Friday, November 25, 2011

Chicago Reader: Culture Vultures

This has shaped up to be an excellent week for Instafiction. Our Twitter and Facebook pages have experienced some small measures of growth lately, and we've been extremely happy with our dedicated readers and supporters. Jeremy and I have e-mailed some press releases to a few publications and websites, hoping to get feedback, some possible acknowledged support for our endeavor, and more exposure to people looking for a good variety of short fictions. One of the releases I sent went to the esteemed Chicago Reader, and I was offered a chance to write one of their weekly Culture Vulture features, a revolving assortment of Chicago based writers, actors, and artists who share what they're consuming, creative-wise.

For this, I had to select a certain literary magazine to write about, and I kept coming back to PANK Magazine. Jeremy recently selected two of their stories for our daily Instafiction links (Rachel Levy's Becoming Deer and John Jodzio's This Is All the Orientation You Are Gonna Get), and the stories in the magazine are some of the best, most consistent pieces of writing. So in addition to having Instafiction's name in such a respected Chicago newspaper, it was extremely satisfying to share the name of what has become one of my favorite literary journals. I'm sharing my piece below, but please visit the original link (or, if you're in Chicago, pick up the paper this weekend) for other pieces. Alongside mine are excellent recommendations for a Thanksgiving weekend of "Deadwood" and the upcoming productions of the DePaul Theater School.

Chicago Reader Culture Vultures: (Originally published November 24, 2011):

"Researching literary magazines is often an exercise in repetition. For every genuinely innovative print journal or webzine, there are, quite literally, dozens of tired attempts at "edgy writing" failing to stand out or offer anything beside the claim of being different. With this in mind, PANK Magazine has forged an impressive spot in the online literary community.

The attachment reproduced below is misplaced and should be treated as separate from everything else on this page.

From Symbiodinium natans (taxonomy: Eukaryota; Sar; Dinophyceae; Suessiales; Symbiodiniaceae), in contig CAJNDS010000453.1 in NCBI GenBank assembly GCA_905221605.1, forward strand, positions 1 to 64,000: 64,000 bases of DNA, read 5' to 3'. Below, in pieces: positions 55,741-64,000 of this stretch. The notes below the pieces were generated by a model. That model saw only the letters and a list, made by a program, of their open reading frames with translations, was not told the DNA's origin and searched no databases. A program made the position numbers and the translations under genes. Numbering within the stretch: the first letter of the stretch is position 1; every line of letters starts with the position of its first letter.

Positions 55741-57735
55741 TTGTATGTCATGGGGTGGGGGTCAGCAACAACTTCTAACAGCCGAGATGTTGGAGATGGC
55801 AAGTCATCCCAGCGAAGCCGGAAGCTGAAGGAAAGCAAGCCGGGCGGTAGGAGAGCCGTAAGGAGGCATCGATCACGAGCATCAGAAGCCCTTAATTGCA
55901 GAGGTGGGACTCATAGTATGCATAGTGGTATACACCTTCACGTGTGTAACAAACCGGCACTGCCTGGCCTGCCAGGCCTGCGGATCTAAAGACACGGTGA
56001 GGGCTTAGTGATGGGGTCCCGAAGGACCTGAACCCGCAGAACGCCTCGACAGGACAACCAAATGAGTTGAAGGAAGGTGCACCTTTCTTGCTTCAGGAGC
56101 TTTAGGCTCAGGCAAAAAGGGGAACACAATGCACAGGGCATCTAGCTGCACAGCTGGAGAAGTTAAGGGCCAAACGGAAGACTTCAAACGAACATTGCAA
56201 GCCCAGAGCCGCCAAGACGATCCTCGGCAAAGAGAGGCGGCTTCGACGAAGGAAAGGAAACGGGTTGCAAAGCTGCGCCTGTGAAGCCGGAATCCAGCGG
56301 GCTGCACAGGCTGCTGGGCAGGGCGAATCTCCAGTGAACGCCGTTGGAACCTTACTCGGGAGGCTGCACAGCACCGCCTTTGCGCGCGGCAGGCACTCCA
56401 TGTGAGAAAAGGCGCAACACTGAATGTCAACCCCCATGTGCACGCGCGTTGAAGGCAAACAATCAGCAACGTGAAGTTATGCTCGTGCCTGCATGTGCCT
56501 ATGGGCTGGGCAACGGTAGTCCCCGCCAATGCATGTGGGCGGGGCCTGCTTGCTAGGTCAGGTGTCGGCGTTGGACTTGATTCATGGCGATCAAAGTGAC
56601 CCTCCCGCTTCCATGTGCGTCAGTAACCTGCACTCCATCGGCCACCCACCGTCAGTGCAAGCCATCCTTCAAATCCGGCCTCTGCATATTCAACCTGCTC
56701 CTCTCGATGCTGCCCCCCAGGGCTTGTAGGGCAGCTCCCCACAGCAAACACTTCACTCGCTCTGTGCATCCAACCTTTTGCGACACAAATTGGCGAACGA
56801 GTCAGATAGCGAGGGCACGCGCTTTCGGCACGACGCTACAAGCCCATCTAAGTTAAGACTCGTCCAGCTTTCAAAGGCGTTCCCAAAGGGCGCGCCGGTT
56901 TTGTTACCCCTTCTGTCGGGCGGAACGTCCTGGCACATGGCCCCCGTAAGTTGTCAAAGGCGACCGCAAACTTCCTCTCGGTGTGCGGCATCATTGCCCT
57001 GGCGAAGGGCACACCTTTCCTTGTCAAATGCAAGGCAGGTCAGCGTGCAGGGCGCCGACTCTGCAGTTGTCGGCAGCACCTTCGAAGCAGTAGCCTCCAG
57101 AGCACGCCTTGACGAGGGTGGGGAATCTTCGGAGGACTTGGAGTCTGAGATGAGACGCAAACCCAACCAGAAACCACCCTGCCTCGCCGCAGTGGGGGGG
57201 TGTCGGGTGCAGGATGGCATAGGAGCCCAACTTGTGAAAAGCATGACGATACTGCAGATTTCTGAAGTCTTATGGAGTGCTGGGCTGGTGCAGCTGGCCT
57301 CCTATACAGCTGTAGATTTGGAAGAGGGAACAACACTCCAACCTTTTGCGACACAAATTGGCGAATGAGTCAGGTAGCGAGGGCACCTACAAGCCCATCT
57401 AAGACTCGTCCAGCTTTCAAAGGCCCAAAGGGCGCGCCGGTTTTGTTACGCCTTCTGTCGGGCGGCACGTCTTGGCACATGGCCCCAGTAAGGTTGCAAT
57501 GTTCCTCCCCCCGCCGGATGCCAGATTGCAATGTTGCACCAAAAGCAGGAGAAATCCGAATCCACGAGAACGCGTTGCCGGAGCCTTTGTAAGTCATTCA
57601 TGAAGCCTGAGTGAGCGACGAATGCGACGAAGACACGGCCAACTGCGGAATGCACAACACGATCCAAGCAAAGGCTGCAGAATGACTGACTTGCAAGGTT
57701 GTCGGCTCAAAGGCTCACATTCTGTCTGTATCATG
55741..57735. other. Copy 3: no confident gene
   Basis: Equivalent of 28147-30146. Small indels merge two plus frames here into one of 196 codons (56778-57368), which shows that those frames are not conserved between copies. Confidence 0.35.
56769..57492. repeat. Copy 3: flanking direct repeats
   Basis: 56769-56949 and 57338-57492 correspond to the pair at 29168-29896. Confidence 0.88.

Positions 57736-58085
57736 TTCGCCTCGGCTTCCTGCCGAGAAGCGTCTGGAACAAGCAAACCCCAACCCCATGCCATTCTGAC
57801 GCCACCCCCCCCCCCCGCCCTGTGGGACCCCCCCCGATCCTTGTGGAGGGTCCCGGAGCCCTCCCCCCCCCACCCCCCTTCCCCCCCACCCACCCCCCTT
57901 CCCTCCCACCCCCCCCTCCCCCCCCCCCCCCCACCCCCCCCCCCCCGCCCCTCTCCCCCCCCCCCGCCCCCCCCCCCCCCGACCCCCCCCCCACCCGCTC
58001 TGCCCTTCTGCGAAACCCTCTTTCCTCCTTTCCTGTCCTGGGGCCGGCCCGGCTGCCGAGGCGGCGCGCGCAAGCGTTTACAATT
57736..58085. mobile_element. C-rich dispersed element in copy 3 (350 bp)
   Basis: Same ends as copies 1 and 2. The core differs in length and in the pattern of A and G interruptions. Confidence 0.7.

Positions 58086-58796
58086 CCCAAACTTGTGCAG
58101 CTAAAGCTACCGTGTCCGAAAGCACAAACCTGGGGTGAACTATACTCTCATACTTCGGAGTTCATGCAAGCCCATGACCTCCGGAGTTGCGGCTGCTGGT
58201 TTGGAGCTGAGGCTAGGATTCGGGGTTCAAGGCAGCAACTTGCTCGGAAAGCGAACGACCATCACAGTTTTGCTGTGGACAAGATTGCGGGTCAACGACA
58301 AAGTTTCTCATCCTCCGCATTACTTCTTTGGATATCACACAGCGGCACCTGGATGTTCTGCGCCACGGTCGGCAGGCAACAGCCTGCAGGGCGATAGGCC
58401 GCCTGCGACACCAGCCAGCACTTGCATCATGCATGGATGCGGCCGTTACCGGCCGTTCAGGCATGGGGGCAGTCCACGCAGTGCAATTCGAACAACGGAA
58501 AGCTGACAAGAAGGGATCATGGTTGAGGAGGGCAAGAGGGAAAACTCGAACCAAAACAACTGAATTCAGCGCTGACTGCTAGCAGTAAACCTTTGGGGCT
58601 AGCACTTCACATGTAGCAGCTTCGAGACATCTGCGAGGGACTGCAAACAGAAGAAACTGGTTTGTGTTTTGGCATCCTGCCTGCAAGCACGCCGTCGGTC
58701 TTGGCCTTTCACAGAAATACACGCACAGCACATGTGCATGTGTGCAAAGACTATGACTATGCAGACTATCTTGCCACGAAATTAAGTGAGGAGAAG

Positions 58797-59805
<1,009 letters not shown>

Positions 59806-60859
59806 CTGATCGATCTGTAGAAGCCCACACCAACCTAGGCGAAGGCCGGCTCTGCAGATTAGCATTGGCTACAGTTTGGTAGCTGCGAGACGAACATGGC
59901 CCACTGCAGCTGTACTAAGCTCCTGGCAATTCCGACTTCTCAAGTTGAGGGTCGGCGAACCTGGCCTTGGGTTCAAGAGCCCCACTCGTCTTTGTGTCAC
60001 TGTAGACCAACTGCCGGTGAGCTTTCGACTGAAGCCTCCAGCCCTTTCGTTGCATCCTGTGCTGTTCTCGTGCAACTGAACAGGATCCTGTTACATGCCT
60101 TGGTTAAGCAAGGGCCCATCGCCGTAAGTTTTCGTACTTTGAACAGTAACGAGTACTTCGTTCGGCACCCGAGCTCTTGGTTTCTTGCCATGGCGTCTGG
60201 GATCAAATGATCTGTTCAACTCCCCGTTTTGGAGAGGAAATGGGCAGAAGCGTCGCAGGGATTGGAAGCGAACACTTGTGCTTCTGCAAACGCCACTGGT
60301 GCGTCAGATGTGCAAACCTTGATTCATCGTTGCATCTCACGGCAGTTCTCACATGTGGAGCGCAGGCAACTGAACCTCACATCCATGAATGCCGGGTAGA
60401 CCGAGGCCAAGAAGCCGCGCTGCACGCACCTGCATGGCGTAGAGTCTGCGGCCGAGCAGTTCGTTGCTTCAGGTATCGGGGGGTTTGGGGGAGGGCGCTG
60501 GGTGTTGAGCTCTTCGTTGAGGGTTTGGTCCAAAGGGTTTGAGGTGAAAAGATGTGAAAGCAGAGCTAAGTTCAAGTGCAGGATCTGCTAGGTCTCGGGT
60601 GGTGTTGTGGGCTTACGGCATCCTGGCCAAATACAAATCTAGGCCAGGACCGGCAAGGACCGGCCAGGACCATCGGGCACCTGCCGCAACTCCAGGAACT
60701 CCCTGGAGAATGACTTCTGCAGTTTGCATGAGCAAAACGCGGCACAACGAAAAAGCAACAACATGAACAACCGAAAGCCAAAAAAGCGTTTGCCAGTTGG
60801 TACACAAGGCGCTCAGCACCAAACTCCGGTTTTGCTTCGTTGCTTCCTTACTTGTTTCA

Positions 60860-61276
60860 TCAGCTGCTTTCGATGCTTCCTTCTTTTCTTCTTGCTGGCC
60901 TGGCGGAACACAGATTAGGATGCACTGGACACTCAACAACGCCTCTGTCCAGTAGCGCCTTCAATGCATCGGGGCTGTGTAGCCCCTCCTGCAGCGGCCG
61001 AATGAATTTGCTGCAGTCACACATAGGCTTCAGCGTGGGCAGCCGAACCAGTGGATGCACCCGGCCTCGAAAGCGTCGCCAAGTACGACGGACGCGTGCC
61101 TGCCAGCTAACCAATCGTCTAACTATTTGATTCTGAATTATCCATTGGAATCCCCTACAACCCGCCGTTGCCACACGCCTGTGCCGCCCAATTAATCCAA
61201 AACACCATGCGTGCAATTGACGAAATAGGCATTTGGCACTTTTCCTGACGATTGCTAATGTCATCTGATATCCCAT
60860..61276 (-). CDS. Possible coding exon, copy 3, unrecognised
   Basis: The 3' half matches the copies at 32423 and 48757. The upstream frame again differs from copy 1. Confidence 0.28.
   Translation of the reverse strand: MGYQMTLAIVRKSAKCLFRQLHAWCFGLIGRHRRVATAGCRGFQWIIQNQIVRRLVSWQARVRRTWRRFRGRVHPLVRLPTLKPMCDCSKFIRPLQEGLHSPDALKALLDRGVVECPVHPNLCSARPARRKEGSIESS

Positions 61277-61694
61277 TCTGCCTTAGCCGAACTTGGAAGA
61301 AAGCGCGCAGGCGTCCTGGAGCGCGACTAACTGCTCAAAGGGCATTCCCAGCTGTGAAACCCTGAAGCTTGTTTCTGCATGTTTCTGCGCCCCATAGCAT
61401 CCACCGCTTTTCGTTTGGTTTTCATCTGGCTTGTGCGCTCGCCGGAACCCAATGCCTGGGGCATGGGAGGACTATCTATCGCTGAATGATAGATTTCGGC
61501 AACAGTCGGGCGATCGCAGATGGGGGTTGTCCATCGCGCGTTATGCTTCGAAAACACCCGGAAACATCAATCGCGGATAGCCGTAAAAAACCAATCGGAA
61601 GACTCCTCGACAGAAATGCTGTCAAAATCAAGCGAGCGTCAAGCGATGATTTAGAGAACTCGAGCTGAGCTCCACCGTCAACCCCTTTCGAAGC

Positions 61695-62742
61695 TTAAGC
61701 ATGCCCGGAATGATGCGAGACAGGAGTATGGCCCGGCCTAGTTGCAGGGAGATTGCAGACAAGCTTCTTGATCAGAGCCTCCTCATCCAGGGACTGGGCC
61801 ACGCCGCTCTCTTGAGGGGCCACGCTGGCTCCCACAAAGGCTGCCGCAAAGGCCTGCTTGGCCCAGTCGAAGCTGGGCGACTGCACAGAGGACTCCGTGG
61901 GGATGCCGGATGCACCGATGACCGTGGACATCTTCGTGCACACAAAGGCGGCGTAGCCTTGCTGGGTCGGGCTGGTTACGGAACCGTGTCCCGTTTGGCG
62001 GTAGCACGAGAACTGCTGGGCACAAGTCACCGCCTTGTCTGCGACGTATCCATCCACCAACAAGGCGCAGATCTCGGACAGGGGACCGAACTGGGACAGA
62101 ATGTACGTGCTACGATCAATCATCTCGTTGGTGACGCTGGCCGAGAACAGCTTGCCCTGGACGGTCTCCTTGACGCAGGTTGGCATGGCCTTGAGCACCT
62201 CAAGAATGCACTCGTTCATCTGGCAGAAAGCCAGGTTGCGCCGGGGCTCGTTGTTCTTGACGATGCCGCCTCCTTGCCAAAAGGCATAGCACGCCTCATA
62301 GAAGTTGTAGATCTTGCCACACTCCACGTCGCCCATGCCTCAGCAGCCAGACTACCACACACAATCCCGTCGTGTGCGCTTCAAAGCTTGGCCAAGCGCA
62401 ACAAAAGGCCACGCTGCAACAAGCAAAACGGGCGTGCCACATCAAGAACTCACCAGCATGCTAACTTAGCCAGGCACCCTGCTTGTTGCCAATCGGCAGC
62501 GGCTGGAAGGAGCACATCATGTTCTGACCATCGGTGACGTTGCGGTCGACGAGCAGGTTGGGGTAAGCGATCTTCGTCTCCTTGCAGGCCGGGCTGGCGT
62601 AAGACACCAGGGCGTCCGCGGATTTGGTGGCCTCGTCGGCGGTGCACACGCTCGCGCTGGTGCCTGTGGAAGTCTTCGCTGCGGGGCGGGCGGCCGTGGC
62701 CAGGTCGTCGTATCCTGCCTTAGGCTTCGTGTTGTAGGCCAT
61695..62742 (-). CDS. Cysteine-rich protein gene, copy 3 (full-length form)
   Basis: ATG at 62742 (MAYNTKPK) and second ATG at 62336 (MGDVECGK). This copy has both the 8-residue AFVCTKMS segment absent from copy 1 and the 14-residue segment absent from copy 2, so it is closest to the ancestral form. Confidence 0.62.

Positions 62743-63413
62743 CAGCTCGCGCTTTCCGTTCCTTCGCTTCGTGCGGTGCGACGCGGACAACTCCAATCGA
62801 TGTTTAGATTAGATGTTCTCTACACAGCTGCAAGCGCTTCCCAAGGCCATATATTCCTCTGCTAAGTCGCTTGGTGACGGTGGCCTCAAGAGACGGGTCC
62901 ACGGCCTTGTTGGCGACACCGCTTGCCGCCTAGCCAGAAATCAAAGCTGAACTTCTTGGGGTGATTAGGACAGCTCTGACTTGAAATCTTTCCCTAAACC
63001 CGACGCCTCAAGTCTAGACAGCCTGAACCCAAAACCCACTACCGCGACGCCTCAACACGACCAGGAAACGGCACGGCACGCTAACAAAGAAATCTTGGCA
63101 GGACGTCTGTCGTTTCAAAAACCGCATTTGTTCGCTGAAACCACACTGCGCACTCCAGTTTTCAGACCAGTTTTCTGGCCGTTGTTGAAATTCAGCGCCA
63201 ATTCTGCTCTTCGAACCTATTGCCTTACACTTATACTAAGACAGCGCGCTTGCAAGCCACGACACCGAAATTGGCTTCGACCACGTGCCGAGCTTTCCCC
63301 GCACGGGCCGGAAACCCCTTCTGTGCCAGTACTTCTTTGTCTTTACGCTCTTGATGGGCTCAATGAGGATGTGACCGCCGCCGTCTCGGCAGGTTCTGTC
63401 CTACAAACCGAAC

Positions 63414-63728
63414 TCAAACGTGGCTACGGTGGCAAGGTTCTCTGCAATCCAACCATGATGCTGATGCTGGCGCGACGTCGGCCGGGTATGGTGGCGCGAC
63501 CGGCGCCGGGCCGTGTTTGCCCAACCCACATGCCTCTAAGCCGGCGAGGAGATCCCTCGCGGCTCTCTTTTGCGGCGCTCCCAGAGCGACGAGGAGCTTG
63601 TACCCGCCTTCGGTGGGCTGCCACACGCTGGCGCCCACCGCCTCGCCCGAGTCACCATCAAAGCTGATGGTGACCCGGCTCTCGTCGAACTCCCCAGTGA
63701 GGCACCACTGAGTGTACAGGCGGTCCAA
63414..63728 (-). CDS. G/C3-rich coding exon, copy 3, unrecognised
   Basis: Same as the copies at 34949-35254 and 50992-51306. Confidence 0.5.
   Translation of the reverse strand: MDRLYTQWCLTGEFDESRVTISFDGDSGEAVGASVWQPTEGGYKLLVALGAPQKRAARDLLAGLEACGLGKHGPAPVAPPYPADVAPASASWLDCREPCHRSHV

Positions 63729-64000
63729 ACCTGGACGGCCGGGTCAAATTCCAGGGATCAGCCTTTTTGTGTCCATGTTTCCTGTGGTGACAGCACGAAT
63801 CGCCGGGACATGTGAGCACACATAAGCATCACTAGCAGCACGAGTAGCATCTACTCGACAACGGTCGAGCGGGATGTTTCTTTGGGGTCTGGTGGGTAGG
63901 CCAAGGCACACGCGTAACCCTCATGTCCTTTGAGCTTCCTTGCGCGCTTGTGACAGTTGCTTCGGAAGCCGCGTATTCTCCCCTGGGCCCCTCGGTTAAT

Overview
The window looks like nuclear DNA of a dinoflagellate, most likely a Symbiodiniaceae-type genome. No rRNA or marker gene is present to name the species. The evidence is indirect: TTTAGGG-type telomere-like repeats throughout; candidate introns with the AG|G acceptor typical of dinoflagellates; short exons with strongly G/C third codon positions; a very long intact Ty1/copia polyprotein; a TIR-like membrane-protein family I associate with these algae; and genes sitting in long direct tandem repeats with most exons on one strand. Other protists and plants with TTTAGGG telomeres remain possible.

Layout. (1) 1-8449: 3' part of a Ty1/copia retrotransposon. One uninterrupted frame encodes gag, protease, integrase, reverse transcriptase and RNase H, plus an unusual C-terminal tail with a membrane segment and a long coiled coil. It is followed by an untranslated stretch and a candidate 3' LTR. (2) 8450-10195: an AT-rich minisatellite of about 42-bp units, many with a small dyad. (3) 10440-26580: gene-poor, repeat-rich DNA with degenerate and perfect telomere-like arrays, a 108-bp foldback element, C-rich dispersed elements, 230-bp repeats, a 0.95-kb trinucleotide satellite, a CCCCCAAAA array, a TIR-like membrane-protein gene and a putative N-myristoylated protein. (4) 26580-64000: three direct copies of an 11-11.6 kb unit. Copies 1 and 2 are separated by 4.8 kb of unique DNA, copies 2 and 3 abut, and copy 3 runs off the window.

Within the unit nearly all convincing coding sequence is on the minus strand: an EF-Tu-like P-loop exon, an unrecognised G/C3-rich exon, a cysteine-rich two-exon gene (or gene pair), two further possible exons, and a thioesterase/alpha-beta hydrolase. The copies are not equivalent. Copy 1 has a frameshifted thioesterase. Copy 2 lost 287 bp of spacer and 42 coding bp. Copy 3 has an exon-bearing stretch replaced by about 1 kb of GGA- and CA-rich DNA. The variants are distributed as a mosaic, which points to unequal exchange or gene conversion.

"Bios are boring," states its Twitter description. Although this is a defiant statement, it reflects the magazine's lack of pretense. With the exception of themed editions, the only real mission for PANK is quality short fiction. The stories are genuinely heartbreaking and compelling, the contributors work in a variety of genres, and the end products get the most out of the realistic and the mythical. Rachel Levy's story "Becoming Deer" offers a truth lying in the soul of any great piece of writing: "Slice open a word, and it will bleed." PANK Magazine's writers and editors do this with a measure of increasingly rare consistency."


In their wonderful Thanksgiving blog post, the magazine offered us some kind thanks for our article. Because of this weekend and its quick descent into holiday madness, I'd like to ask serious readers to think about small presses and journals this year. If you have readers on your Christmas lists, do some research and give subscriptions to some of the better journals out there. Not only will you expose your friends and family to some under the radar works, you'll also be financially supporting organizations and writers who need it.

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